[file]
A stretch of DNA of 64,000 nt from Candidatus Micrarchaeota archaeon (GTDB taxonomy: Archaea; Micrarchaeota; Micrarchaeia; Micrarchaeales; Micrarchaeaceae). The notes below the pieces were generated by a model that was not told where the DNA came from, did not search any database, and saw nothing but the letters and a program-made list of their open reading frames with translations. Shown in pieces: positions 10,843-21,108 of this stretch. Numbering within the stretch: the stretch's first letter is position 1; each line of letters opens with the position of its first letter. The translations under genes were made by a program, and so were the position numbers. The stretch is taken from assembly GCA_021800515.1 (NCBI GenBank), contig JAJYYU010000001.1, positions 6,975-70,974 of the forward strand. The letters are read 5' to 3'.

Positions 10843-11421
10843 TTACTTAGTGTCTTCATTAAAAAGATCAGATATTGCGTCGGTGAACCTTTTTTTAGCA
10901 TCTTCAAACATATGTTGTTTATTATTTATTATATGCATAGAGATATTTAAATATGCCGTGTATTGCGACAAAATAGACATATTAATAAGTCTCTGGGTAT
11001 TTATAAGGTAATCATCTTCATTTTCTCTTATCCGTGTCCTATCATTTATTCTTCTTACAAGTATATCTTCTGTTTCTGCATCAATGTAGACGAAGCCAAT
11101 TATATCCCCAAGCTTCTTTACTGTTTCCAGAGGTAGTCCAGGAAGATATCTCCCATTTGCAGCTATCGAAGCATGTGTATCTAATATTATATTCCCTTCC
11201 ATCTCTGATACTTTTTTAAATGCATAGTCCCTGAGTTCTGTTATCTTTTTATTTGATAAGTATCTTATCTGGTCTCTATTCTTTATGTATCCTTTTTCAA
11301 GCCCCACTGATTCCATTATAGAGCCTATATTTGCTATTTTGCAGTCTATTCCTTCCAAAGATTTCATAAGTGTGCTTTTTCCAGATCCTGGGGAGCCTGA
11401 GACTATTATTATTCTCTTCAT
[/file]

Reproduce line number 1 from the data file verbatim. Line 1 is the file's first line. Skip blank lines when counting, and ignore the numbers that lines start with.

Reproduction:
A stretch of DNA of 64,000 nt from Candidatus Micrarchaeota archaeon (GTDB taxonomy: Archaea; Micrarchaeota; Micrarchaeia; Micrarchaeales; Micrarchaeaceae). The notes below the pieces were generated by a model that was not told where the DNA came from, did not search any database, and saw nothing but the letters and a program-made list of their open reading frames with translations. Shown in pieces: positions 10,843-21,108 of this stretch. Numbering within the stretch: the stretch's first letter is position 1; each line of letters opens with the position of its first letter. The translations under genes were made by a program, and so were the position numbers. The stretch is taken from assembly GCA_021800515.1 (NCBI GenBank), contig JAJYYU010000001.1, positions 6,975-70,974 of the forward strand. The letters are read 5' to 3'.